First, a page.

Monday, May 30, 2011
My perfect writing day
Summer is also the time of year when I became a writer. I graduated from Auburn University in March and took a job as a copyeditor for the newspaper in Alabama's capital, The Montgomery Advertiser. I was still living in Auburn, so this was my schedule. Around 1:30 p.m. I would drive an hour to work, which started at 3 (because most of the work for morning papers gets done the night before, so the news will be as current as possible). I would work until midnight and drive an hour back home--unless, of course, Iraq decided to invade Kuwait, in which case I had to stay until 3 a.m. to copyedit endless new versions of the story.
I got paid in black-eyed peas, or might as well have. This was a seriously low-paying job for a college graduate, even at the entry level. But I was ecstatic to have a job using my English major and working with words. And the most wonderful thing of all about this job was the lunch hour.
"Lunch" hour, that is, because I took it from 4 to 5 p.m. I could not go home, obviously, and there weren't many restaurants around that were open at that time of day. I did not want to spend it in the break room because then I would actually have to talk to people and be sociable and *shudder* make friends, which is not something I am good at. So I brought a peanut butter sandwich, a banana, and a Diet Coke from home, and I sat outside in the oppressively hot summer afternoon--usually on the steps of the state capital building or one of the other government buildings near the newspaper office--and I finished writing the novel I had started in the creative writing class I took my last quarter in college.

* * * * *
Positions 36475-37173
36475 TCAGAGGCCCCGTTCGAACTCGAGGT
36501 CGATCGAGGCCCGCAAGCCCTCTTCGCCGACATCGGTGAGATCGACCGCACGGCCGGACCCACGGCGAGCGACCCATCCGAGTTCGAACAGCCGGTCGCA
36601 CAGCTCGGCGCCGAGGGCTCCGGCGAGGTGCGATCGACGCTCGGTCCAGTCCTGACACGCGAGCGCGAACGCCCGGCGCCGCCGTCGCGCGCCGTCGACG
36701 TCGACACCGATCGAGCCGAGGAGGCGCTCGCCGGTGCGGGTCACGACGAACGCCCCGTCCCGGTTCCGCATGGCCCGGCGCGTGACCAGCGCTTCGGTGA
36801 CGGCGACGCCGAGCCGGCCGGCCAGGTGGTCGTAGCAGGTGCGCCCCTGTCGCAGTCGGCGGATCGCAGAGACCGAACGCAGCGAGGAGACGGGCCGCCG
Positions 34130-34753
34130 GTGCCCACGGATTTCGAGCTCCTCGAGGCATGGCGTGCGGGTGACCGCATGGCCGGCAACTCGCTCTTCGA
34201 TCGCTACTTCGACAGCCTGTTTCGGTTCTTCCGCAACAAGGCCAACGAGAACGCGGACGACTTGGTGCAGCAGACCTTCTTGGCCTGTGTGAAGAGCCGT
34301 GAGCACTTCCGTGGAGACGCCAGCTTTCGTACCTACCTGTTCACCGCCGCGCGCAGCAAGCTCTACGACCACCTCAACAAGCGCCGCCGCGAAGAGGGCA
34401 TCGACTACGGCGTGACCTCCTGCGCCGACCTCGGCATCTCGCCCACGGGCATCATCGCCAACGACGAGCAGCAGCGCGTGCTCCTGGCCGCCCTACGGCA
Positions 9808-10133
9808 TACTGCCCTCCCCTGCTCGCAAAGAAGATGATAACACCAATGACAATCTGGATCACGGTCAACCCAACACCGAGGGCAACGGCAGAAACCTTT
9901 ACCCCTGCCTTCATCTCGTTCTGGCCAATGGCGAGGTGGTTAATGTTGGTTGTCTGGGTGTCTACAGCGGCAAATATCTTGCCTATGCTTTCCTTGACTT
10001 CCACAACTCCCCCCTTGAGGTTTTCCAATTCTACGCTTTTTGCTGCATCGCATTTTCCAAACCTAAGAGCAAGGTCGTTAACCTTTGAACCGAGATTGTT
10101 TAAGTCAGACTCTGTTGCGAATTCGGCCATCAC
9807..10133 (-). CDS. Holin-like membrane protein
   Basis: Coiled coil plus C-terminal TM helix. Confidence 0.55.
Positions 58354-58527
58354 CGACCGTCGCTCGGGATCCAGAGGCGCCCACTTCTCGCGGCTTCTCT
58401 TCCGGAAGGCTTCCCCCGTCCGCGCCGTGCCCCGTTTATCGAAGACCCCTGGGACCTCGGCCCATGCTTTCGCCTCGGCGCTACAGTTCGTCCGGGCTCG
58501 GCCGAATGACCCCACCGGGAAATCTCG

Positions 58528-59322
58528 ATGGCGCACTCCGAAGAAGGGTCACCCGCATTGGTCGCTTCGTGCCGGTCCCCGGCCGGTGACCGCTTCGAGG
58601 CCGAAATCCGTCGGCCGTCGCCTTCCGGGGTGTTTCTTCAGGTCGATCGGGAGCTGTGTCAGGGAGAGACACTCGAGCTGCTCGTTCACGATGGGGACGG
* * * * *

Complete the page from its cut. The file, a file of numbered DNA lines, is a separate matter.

The next morning, I would get up, go to my typewriter (I did not have a computer), and type what I had handwritten the day before. Maybe I would write a few pages more. But the bulk of my writing happened during that magical hour when I had nowhere else to go and nothing else to do. An hour a day wasn't much, but it was consistent, and one sweltering afternoon in July while sitting outside the Alabama Forestry Commission building, I wrote "The End" at the bottom of a page. Then I turned the page and started writing my second novel.
At the time, I would not have called that a perfect writing day. I had no idea whether my writing was any good or whether I would ever be published. I did not feel very professional getting paid in black-eyed peas, I lived in a shack, and I had a bad boyfriend. I had some extremely bad decisions ahead of me, and fifteen years of rejections before I would finally sell novel number 10.
But as Rosemary said so much more entertainingly, being published brings with it a million distractions--ironically, a million more reasons not to write than I ever had before I was published--especially when I have a novel coming out in July. So this summer, with two new books due, I'm trying hard to reach inside and call up 20-year-old Jennifer, who had no good reason to write doggedly every single day, and did it anyway.